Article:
¶ 46 Morris next identifies five instances of alleged prosecutorial misconduct. “To prevail on a claim of prosecutorial misconduct, a defendant must demonstrate that the prosecutor's misconduct ‘so infected the trial with unfairness as to make the resulting conviction a denial of due process.’ ” State v. Hughes, 193 Ariz. 72, 79 ¶ 26, 969 P.2d 1184, 1191 (1998) (quoting Donnelly v. DeChristoforo, 416 U.S. 637, 643, 94 S.Ct. 1868, 40 L.Ed.2d 431 (1974)). The misconduct must be “so pronounced and persistent that it permeates the entire atmosphere of the trial.” Id. (quoting Atwood, 171 Ariz. at 611, 832 P.2d at 628). Prosecutorial misconduct constitutes reversible error only if (1) misconduct exists and (2) “a reasonable likelihood exists that the misconduct could have affected the jury's verdict, thereby denying defendant a fair trial.” State v. Anderson (Anderson II ), 210 Ariz. 327, 340 ¶ 45, 111 P.3d 369, 382 (quoting Atwood, 171 Ariz. at 606, 832 P.2d at 623), cert. denied, 546 U.S. 895, 126 S.Ct. 193, 163 L.Ed.2d 211 (2005).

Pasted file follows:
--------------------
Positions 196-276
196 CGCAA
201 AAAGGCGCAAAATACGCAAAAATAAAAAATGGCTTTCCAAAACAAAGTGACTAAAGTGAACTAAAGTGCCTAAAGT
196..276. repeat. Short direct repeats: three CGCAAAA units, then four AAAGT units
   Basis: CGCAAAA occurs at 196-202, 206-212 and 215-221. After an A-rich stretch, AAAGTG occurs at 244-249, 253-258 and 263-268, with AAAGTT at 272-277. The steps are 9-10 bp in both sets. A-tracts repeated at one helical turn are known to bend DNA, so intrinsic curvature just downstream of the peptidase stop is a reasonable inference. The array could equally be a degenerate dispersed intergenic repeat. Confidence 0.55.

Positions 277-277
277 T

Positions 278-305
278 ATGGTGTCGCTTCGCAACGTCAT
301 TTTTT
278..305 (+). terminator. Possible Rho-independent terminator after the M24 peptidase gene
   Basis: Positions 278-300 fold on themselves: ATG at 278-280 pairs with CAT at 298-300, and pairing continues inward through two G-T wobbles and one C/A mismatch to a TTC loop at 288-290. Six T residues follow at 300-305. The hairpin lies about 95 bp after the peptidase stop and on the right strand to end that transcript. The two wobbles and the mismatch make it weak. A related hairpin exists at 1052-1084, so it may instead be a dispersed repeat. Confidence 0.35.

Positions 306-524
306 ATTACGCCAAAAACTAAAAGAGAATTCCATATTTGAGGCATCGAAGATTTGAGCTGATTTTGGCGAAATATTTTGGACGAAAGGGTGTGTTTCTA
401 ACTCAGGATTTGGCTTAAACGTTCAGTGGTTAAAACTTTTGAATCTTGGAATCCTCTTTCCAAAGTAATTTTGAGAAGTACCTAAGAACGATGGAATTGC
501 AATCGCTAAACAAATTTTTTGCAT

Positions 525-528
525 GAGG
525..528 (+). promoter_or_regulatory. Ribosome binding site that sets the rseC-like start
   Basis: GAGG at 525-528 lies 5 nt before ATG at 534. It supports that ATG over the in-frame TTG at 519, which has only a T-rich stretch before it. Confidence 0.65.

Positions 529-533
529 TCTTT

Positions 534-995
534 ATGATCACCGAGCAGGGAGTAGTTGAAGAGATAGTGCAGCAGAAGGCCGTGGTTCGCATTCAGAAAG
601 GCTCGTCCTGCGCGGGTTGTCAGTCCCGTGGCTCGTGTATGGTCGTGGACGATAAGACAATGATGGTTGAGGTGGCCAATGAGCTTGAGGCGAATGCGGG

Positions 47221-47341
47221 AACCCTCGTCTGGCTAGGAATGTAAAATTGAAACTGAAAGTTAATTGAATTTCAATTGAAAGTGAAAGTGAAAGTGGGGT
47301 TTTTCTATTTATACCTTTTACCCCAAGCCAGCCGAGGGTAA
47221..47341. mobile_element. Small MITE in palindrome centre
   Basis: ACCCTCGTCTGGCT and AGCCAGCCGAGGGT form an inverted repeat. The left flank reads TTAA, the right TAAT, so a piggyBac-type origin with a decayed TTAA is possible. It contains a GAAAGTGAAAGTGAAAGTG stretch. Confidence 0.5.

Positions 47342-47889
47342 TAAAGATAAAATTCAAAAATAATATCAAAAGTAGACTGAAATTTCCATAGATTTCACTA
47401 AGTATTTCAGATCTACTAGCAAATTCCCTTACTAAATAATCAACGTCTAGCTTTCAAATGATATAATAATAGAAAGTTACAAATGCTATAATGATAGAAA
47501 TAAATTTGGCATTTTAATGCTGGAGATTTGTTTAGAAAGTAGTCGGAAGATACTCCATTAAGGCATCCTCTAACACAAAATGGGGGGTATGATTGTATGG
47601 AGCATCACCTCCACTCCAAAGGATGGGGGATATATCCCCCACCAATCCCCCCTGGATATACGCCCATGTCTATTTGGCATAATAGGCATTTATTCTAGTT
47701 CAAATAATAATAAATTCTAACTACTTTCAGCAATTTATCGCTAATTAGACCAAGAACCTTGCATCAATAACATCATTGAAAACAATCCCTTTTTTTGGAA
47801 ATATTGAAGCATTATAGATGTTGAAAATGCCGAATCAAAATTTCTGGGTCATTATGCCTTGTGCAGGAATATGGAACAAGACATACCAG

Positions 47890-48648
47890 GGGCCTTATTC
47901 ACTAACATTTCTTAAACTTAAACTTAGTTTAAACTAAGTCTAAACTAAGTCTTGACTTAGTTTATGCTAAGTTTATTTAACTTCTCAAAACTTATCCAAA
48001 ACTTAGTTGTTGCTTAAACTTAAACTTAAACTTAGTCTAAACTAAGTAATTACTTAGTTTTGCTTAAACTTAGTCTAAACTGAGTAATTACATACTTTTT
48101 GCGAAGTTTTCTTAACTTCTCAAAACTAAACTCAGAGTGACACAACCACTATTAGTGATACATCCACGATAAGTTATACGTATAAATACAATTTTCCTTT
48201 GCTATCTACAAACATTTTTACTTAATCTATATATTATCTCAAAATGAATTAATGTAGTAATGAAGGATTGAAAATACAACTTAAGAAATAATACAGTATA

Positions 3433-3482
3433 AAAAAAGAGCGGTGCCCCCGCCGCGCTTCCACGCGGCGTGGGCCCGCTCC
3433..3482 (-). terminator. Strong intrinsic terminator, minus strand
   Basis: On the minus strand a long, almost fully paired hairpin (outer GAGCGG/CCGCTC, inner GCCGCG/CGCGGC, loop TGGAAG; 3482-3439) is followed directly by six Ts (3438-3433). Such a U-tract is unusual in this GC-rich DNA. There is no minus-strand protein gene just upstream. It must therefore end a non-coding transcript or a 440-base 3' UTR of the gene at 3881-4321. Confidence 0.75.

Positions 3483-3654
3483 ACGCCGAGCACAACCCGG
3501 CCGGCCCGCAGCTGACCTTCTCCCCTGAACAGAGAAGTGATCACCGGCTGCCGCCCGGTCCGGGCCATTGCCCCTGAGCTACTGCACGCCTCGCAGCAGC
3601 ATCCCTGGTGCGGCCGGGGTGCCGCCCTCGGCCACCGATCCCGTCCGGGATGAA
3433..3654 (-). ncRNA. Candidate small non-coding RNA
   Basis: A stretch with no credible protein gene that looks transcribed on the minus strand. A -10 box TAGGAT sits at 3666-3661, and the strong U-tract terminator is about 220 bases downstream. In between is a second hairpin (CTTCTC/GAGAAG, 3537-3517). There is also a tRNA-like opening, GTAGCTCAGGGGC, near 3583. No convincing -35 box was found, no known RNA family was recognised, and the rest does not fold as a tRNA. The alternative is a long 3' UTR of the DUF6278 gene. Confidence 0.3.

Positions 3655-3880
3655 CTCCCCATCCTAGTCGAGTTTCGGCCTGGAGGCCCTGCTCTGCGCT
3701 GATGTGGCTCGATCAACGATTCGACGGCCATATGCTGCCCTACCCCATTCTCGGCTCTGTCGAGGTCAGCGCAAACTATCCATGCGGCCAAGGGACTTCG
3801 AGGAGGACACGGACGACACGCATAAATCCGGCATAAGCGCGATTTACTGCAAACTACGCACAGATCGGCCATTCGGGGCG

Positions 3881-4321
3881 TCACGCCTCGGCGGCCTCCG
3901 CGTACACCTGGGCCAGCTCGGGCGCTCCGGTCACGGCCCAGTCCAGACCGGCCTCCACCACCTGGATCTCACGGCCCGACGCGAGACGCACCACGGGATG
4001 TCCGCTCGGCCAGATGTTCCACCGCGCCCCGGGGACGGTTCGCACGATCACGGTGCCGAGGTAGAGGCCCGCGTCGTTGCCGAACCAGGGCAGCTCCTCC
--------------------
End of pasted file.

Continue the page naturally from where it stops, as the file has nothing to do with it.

¶ 47 We evaluate each instance of alleged misconduct, and the standard of review depends upon whether Morris objected. If he objected, then the issue is preserved for review under the standard articulated in Anderson II. Id. at 340-41 ¶ 45, 111 P.3d at 382-83. If Morris did not object, then we review only for fundamental error. State v. Roque, 213 Ariz. 193, 228 ¶ 154, 141 P.3d 368, 403 (2006). We also address the cumulative effect of misconduct:
[E]ven if there [is] no error or an error [is] harmless and so by itself does not warrant reversal, an incident may nonetheless contribute to a finding of persistent and pervasive misconduct if the cumulative effect of the incidents shows that the prosecutor intentionally engaged in improper conduct and “did so with indifference, if not a specific intent, to prejudice the defendant.”
Id. at ¶ 155 (citation omitted) (quoting Hughes, 193 Ariz. at 80 ¶ 31, 969 P.2d at 1192).